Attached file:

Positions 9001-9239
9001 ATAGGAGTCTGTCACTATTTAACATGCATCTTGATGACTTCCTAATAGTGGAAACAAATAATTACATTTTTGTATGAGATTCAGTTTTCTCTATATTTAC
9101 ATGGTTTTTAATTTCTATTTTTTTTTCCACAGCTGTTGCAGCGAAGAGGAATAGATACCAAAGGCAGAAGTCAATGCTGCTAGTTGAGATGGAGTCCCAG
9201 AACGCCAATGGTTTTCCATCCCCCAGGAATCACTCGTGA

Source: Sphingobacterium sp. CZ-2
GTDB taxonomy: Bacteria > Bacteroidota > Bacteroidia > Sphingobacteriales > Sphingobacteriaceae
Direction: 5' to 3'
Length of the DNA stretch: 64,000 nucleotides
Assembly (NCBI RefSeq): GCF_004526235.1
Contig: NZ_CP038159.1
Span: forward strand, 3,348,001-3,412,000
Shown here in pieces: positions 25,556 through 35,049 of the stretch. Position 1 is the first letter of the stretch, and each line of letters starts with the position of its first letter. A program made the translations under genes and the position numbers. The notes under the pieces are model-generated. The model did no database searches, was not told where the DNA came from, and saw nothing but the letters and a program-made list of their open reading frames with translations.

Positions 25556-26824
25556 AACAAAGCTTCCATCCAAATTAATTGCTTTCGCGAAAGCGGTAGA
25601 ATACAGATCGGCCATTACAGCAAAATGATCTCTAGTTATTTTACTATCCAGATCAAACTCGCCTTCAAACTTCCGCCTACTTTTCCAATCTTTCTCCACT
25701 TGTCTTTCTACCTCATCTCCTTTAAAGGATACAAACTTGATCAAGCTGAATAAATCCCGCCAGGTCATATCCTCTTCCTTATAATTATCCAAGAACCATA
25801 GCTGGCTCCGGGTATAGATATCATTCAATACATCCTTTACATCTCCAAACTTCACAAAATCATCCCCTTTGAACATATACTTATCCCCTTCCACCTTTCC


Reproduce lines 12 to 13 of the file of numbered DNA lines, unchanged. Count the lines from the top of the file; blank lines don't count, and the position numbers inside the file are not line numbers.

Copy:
Shown here in pieces: positions 25,556 through 35,049 of the stretch. Position 1 is the first letter of the stretch, and each line of letters starts with the position of its first letter. A program made the translations under genes and the position numbers. The notes under the pieces are model-generated. The model did no database searches, was not told where the DNA came from, and saw nothing but the letters and a program-made list of their open reading frames with translations.

Positions 25556-26824